Exclusive: PetroChina to join Exxon at giant Iraqi oilfield

Fri Aug 9, 2013 10:35am EDT
 
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By Chen Aizhu and Vladimir Soldatkin

BEIJING/MOSCOW (Reuters) - China's biggest energy firm PetroChina (0857.HK: Quote) will join Exxon Mobil (XOM.N: Quote) in developing Iraq's giant West Qurna oilfield and is in talks with Russia's Lukoil (LKOH.MM: Quote) to buy into a second project at the field, industry sources said.

China is already the top foreign player in Iraq's oilfields. A deal at West Qurna, which is around 50 km northwest of the southern oil hub of Basra, would boost its dominance and could make PetroChina the biggest single foreign investor in Iraqi oil.

West Qurna is central to Iraq's oil expansion plans, with enough reserves to pump more than 5 million barrels per day (bpd), and it could rival the world's biggest producer, Saudi Arabia's Ghawar field, when its two phases are running fully.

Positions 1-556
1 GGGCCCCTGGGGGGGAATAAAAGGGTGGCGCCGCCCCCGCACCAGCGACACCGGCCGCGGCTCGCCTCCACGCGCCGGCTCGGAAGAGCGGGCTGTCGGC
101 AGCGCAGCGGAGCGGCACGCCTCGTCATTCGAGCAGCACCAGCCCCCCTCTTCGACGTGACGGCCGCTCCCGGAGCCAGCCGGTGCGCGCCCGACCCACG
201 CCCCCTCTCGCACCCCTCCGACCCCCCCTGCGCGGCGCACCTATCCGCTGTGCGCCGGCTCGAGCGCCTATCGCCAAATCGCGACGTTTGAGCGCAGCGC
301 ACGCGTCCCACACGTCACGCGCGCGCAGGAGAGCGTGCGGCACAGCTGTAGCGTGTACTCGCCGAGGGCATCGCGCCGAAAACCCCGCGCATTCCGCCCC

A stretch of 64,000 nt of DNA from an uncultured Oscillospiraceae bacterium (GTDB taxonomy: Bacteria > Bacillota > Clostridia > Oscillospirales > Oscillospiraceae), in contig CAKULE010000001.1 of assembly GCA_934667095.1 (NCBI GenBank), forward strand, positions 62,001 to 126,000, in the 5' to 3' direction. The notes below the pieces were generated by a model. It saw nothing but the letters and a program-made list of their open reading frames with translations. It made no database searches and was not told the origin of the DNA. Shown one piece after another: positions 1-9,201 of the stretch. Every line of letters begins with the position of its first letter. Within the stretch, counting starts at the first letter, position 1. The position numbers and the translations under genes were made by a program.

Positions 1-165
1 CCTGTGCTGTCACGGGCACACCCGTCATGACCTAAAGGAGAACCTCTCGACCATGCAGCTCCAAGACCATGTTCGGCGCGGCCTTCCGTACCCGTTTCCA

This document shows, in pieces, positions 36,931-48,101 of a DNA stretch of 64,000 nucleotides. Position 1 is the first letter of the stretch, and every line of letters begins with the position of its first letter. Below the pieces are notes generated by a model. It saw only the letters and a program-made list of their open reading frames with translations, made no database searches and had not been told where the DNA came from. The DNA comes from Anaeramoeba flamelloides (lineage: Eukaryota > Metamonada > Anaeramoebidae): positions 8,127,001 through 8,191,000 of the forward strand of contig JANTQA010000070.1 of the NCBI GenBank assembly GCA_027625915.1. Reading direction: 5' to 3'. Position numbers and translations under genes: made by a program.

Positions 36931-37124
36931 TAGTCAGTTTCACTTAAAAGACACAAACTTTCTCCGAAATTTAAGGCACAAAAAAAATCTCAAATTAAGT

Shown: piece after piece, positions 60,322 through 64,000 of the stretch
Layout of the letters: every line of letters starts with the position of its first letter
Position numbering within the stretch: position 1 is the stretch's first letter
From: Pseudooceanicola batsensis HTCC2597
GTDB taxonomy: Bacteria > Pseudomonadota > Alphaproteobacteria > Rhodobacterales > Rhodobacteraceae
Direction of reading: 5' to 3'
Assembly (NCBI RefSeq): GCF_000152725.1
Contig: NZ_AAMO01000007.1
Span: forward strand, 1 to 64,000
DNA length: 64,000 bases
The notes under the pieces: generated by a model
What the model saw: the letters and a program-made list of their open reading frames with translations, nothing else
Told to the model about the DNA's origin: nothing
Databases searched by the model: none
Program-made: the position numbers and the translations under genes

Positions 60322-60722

"PetroChina will participate in developing the field," an industry source with direct knowledge of the deal with Exxon said on Friday.

The agreement would be announced in weeks, the source said, but declined to give further details on how the world's two most valuable listed energy firms would work together in Iraq. Both PetroChina and Exxon declined to comment.

PetroChina already partners BP (BP.L: Quote) at Rumaila, now Iraq's largest producer, and operates the Halfaya and al-Ahdab fields. The company was the first foreign firm to sign an oil service deal in Iraq after U.S.-led forces toppled Saddam Hussein.

Baghdad signed a series of service contracts in 2009 that committed international oil companies to raising Iraq's oil output by 2017 beyond 12 million bpd - more than Saudi Arabia produces now.

Infrastructure and security problems have since forced the government to cut the target to 9 million bpd by 2020. The issues are so acute Iraq could report a year-on-year output fall for 2013, its first after two years of robust gains.   Continued...

 
Iraqi workers walk in West Qurna oilfield in Iraq's southern province of Basra November 28, 2010. REUTERS/Atef Hassan